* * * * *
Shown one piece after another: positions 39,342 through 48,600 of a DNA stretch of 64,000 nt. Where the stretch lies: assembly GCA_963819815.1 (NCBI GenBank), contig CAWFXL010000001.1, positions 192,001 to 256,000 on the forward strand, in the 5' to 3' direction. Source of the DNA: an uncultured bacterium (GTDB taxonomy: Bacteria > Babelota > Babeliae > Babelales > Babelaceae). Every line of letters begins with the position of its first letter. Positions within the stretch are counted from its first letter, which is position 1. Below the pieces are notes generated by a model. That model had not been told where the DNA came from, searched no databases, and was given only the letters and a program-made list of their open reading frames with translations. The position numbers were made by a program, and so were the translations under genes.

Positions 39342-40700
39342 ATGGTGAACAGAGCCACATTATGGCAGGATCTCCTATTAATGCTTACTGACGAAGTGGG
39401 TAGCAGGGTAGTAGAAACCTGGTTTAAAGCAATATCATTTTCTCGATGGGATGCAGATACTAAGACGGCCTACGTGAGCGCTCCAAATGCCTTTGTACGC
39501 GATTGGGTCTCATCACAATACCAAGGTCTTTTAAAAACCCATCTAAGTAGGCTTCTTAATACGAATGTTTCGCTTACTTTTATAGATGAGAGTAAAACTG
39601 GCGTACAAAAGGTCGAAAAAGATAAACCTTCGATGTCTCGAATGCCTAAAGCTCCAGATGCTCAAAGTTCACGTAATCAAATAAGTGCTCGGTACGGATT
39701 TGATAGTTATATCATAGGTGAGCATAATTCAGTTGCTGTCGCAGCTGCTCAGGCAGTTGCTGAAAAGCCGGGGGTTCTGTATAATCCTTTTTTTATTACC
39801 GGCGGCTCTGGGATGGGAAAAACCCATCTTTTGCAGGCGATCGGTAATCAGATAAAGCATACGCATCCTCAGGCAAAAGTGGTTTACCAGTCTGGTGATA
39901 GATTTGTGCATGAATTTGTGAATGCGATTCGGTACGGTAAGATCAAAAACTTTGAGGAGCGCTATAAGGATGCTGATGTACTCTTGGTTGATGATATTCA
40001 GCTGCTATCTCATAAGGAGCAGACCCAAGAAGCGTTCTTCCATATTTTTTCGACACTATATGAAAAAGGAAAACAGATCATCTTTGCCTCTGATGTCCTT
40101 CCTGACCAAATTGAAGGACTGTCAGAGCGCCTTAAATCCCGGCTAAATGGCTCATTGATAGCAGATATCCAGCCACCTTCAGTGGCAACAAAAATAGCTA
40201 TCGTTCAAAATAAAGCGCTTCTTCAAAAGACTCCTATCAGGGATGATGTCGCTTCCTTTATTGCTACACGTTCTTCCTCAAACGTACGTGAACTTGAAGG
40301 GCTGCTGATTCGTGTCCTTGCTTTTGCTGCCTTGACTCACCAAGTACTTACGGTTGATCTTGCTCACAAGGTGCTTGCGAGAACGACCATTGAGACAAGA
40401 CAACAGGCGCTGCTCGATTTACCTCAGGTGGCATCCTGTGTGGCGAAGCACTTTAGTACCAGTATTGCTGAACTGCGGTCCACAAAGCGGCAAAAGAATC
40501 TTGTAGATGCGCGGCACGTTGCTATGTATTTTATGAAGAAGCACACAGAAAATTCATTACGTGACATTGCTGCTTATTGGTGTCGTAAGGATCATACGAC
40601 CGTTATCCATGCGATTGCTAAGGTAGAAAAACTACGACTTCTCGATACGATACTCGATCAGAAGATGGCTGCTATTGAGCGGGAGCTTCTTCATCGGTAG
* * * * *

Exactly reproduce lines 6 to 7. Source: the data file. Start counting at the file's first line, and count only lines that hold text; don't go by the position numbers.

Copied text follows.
39601 GCGTACAAAAGGTCGAAAAAGATAAACCTTCGATGTCTCGAATGCCTAAAGCTCCAGATGCTCAAAGTTCACGTAATCAAATAAGTGCTCGGTACGGATT
39701 TGATAGTTATATCATAGGTGAGCATAATTCAGTTGCTGTCGCAGCTGCTCAGGCAGTTGCTGAAAAGCCGGGGGTTCTGTATAATCCTTTTTTTATTACC